Horror games are great, but they’re popular and this means that they can kind of blend together. Real terror lies in the unknown! That means coming across new and unusual forms of horror that will get in your head and set up residence there. For example, here’s World of Horror, a bizarre and esoteric take on Japanese horror that doesn’t look or play like pretty much anything else out there. That’s a good thing.
Life in town has gotten a little weird lately. The shadows are a little darker. Everyone’s a little more nervous around each other. Strange things are happening – people are disappearing, pets are turning up dead, there are terrible rumors being spread around. You suspect they’re all connected somehow, so you’re going to investigate those rumors to see if you can find out what’s going on. The real question, then, is whether or not you actually want to find out.
World of Horror is an homage to CRPGs from the very early days of computing. It’s retro in a way few other games are. Sure, plenty of indie developers aim for the retro aesthetic – it’s easy, it’s cheap and it racks up the nostalgia points – but it’s much more rare to emulate the whole experience the way that World of Horror does. You’ll have to learn to use an archaic interface to even play this game and the tutorial only goes so far. Expect to restart a few times as you slowly get the hang of what’s expected of you.
As for what that is: you’re a freelance paranormal investigator, basically, and you’re researching strange happenings in your town. These run the gamut from murders to kidnappings to disappearances to…worse, really, and each time you finish one you’ll collect a key to the lighthouse looming over everything. Inside the lighthouse you’ll figure out exactly what’s going on. Let’s not mince words about it – you’re dealing with Elder Gods here, with several options for your antagonist that can lead to different experiences as you play.
No matter what that experience is, though, it’s going to be unsettling. World of Horror owes a lot to the works of Junji Ito and other J-horror content, so things are rarely as they seem and typically much worse. You’ll get into turn-based fights against horrific monsters, have disfiguring curses placed upon you by the eldritch beings you oppose (think giant holes appearing all over your body) and discover the awful truth behind the mysteries you’re investigating. World of Horror hits a little harder than your typical jumpscare-fest and stands out as a result.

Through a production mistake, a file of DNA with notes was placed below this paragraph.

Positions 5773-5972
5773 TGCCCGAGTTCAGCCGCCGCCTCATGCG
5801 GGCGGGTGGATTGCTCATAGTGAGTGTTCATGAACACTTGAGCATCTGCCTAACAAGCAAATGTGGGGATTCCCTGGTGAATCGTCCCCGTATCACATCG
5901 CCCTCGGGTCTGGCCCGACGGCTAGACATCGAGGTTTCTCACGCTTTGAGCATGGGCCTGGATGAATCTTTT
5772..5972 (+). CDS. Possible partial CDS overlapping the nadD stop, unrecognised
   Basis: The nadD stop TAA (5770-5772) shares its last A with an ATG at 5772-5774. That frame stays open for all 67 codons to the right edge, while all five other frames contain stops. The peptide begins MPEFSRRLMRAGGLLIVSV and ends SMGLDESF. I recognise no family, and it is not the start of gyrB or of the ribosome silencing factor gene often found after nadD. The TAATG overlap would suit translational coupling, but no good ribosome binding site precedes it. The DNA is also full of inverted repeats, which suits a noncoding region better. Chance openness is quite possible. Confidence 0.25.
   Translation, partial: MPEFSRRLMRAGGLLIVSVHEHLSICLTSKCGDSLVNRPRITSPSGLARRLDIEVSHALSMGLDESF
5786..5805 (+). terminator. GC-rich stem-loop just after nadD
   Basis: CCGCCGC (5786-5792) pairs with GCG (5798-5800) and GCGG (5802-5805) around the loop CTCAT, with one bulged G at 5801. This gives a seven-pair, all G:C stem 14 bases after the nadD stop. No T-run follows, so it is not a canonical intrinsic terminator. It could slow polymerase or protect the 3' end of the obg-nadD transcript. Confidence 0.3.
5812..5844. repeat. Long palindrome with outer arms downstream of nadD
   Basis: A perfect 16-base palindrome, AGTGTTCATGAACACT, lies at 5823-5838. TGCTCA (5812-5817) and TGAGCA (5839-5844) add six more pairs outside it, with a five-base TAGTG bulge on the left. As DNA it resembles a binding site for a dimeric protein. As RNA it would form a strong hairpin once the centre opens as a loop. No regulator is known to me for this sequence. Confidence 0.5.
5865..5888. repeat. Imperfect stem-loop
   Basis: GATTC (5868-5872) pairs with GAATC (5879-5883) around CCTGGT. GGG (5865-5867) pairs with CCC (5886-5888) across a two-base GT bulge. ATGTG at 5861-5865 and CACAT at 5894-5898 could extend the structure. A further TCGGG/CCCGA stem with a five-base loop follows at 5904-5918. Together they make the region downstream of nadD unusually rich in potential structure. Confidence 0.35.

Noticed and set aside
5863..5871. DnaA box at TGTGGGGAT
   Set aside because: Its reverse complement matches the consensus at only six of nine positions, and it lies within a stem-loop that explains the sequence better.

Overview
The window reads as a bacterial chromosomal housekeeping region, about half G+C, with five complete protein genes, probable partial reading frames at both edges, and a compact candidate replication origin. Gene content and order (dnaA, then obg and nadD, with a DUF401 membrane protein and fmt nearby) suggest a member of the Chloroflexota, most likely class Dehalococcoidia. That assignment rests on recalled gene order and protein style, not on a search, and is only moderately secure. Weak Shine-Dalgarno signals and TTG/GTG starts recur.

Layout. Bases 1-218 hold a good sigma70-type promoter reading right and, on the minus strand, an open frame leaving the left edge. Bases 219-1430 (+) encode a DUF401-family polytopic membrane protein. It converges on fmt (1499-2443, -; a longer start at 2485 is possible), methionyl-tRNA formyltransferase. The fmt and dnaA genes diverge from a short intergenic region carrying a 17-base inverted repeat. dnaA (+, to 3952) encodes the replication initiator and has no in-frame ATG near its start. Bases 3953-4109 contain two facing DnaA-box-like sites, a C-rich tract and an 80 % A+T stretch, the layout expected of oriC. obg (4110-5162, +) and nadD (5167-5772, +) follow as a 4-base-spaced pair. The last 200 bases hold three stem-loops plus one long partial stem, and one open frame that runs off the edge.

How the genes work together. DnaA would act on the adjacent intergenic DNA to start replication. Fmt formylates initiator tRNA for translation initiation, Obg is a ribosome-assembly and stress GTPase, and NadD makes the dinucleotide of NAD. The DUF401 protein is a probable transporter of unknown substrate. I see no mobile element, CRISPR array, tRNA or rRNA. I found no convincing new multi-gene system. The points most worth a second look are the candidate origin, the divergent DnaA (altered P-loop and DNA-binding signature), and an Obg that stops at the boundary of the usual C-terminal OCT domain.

As for the actual gameplay, it’s something of a resource management simulator at heart. You’ll have to manage your health and sanity, with either causing you to lose the game if you run out. You’ve also got combat stats (Strength, Dexterity and Perception), charisma, and money to look after. Finally, and perhaps most importantly, there’s an omnipresent DOOM counter that counts up as you play. Keeping track of your remaining time and health is key to success, as is ensuring that you take minimal damage in combat (or avoiding combat altogether) so you’ll survive until the end of the adventure.
You can collect items and learn magic spells and rituals which might help, but the game largely boils down to learning your most efficient options. To some degree it also boils down to hoping that the game holds itself together, since World of Horror is fairly buggy even by Early Access standards.
As mentioned, World of Horror is just about the most authentic retro experience you can get. That extends to the presentation as well, with slightly more advanced graphics available as an option if you’d prefer going forward in time half a generation or so. That doesn’t mean that World of Horror isn’t going to get under your skin, though. The hyper-old-school graphics might actually make the gore and terror a little more impactful. Definitely not a game for kids.
It’s a pretty good game for everyone else, though, assuming you’re ready to deal with some scares and remapping your brain to an entirely different playstyle. World of Horror is a legitimately unique experience both from a horror perspective and when talking about games in general. Despite some serious Early Access bugs, it’s clear this is one to watch – and though I’m usually reluctant to say this, it’s something you might want to check out on the ground floor. Or wait until the inevitable console releases. Either way…you’re doomed.